A Muslim prayer opened the proceedings in Krakow to present a model of the proposed “Al-Fan” Islamic Cultural Centre. The figure who stands behind the project is a young artist, Rahim Blak: “I have been looking at the issues surrounding the Muslim community here in Krakow. It turns out that there are around 300 families, and as an artist I have taken the initiative to start a debate over the possibility and functional running of an Islamic centre in Krakow.”
The conference evoked mixed reactions from the crowd. Among those were residents of Zwierzyniec, the area of Krakow where the site is proposed.
Doctor Stanisław Deńko is the architect who drew up the plans for the cultural centre, designed to have a prayer room, gallery areas, and conference facilities to be accessible to the general public and especially to the Muslims who live in and around Krakow.
“The choice of Krakow is quite right,” he says, “because we enrich the existing architecture and culture. I think that Krakow is very well known all over the world because of its history, and because of its monuments and culture.”
Dr. Anna Maria Orla-Bukowska, a social anthropologist at the Jagiellonian University in Krakow disagrees: “I was very surprised when somebody here said, ‘well how many Muslims live here in Krakow’, because maybe that should be a deciding factor as to whether there should be a centre for Islamic culture here. It shouldn’t be a factor, if 200 people, or even 100 or 70 people or if it’s 10 people and they want to put up a cultural centre that draws people and draws people’s attention to multiculturalism then it’s a good thing.”
Rahim Blak, the young artist who has come under fire for his project, is concerned that the public is ill-informed about the construction of the “Al-Fan” centre: “I’m getting mixed messages here. People who have seen the proposal understand that it is a conceptual project. All kinds of media in Krakow have taken up the story but there is a problem with newspapers that have made the affair totally banal: they headline articles warning of Mosque building at the foot of Wawel Hill. These over-simplified pieces do not help the idea and have a bad influence on the atmosphere in the discussions.”
Apart from the obvious shock headlines, there is a genuine worry that a centre such as this may become a hotbed of unwanted activity. Post 9/11 syndrome aside, there are far more political hurdles to cross than one might imagine.
Rahim Blak is only too aware that the proposal will not go unscathed. Yet he still has hope that the project will, eventually, become reality.Listen to the report:
With Europe quickly becoming a melting pot, cities and towns are starting to see mosques being built alongside churches. They generate fierce debate. And it’s not about building codes and architecture—though the talk is usually focused around that. It’s not really about the buildings themselves at all, but about the people who worship in them. We bring you stories this week about mosque building projects across the continent, and reactions to them. The programme is presented in Marseille, in the south of France, where almost a quarter of the population is Muslim, and which should soon see a grand mosque built.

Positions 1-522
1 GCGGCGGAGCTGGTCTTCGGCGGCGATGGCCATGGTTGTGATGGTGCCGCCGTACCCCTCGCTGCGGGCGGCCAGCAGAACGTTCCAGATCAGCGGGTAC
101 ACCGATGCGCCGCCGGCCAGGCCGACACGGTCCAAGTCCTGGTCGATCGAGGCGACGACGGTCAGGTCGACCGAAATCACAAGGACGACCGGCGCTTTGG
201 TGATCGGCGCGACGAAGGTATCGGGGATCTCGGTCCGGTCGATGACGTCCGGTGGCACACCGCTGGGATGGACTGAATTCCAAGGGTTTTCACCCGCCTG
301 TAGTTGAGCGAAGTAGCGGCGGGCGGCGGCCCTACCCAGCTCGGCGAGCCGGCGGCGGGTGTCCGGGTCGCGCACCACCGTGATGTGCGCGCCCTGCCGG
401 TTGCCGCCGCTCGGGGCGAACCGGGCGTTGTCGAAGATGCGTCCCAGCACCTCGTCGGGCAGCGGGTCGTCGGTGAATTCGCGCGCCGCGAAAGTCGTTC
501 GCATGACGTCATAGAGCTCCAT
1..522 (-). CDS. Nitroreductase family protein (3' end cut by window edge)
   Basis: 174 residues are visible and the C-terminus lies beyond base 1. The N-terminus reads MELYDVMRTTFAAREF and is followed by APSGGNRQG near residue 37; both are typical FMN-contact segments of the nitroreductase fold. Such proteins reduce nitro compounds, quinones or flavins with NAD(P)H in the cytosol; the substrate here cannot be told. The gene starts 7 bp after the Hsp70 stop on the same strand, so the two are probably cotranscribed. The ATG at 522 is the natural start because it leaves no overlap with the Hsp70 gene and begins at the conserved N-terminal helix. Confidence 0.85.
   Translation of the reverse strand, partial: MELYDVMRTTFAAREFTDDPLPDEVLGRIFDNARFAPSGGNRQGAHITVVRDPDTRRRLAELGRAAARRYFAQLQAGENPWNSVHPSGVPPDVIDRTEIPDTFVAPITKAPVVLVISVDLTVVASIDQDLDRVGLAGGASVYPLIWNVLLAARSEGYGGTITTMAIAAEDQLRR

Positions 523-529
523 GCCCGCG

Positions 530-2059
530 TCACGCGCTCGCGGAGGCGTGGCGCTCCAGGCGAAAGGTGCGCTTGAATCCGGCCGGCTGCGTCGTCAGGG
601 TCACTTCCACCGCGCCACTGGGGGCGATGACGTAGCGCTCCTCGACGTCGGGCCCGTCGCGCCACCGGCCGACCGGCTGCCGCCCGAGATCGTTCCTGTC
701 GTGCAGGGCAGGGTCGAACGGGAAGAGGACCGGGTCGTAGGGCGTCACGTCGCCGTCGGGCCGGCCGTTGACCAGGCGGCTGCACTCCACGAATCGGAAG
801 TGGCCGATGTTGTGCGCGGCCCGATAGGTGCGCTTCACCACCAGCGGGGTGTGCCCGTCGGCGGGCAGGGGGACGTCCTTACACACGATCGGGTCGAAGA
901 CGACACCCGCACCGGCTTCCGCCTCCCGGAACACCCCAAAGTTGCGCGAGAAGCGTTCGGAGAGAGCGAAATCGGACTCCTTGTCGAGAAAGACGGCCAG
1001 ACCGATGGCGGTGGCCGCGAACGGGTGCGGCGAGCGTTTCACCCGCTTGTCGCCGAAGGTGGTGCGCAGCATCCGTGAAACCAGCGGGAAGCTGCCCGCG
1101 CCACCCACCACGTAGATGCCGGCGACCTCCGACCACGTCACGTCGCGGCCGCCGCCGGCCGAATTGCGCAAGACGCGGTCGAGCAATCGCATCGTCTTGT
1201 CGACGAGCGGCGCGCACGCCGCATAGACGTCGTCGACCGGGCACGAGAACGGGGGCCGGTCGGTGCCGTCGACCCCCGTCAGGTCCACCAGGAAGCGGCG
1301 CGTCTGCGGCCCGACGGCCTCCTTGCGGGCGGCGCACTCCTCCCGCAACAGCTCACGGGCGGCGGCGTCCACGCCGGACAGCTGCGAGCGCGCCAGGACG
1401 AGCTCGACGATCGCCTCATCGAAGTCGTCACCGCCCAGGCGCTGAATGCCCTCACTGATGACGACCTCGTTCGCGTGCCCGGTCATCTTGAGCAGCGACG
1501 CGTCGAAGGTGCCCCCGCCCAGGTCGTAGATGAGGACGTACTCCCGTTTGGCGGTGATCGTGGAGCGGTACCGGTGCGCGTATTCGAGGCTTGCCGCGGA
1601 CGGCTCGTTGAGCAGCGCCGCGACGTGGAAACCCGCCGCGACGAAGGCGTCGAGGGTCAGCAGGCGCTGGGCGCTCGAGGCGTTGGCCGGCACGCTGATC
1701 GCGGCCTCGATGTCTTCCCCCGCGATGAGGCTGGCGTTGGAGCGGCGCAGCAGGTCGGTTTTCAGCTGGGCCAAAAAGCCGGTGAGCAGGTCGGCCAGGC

A project in London has been forced to scale down its plans following bitter protests lead by a local councillor. It was originally billed as “the biggest mosque in Europe”. Now, even though the plans have changed—and it may not quite live up to the name—opposition remains strong. The Tablighi Jamaat, the conservative Muslim missionary group that’s behind the proposal is seen by Western intelligence agencies as providing a recruiting ground for extremists.
The Netherlands has nearly a million Muslims, mostly Turkish and Moroccan. There’s tension there between them and the native Dutch population. This has held up two huge mosque projects in the country--one in Rotterdam and one in the capital Amsterdam.
Critics of mosque projects often bring up the spectre of minarets eclipsing church steeples. In Germany Chancellor Angela Merkel made a comment that mosque “cupolas” shouldn’t be built “demonstratively higher than church steeples”. Work on a mosque in Cologne, whose most famous landmark is its cathedral, is set to start this spring. The plans have made people question the role of Islam and the success of integration in Germany. Most of Germany’s Muslims are Turkish who came as “guest workers” starting in the 1960s. Many stayed and settled. Peter Phillips says the reason there is resistance to mosques in Germany is because Germans don’t know much about Islam and the Muslims who live among them.
Another country with a small Muslim population is Slovenia, though Islam is the second largest religion there, after Orthodox Christianity. And yet, there’s no mosque. And the story of trying to get one built in Ljubljana, the capitol, has been long and fraught with delays.
Many communities in Europe are in conflict over mosque projects. But after a while, once they’ve been around, they tend to be welcomed. In Stockholm, despite growing Islamophobia, locals seem to have accepted and even welcomed their mosque.
For the past three weeks we’ve been giving you clues for you to come up with the name of a French composer whose birth 100 years ago is being celebrated this year. The answer is Olivier Messiaen, who was born in Avignon on December 10, 1908, and died in Paris in 1992. The man who gave you the clues all month is journalist and music critic Claude Samuel, who is organizing events around the centennial celebration this year. We announce the winner of the quiz on the air. If you want to know more about the centennial of Olivier Messiaen’s birth, visit http://www.messiaen2008.com/en/index.php
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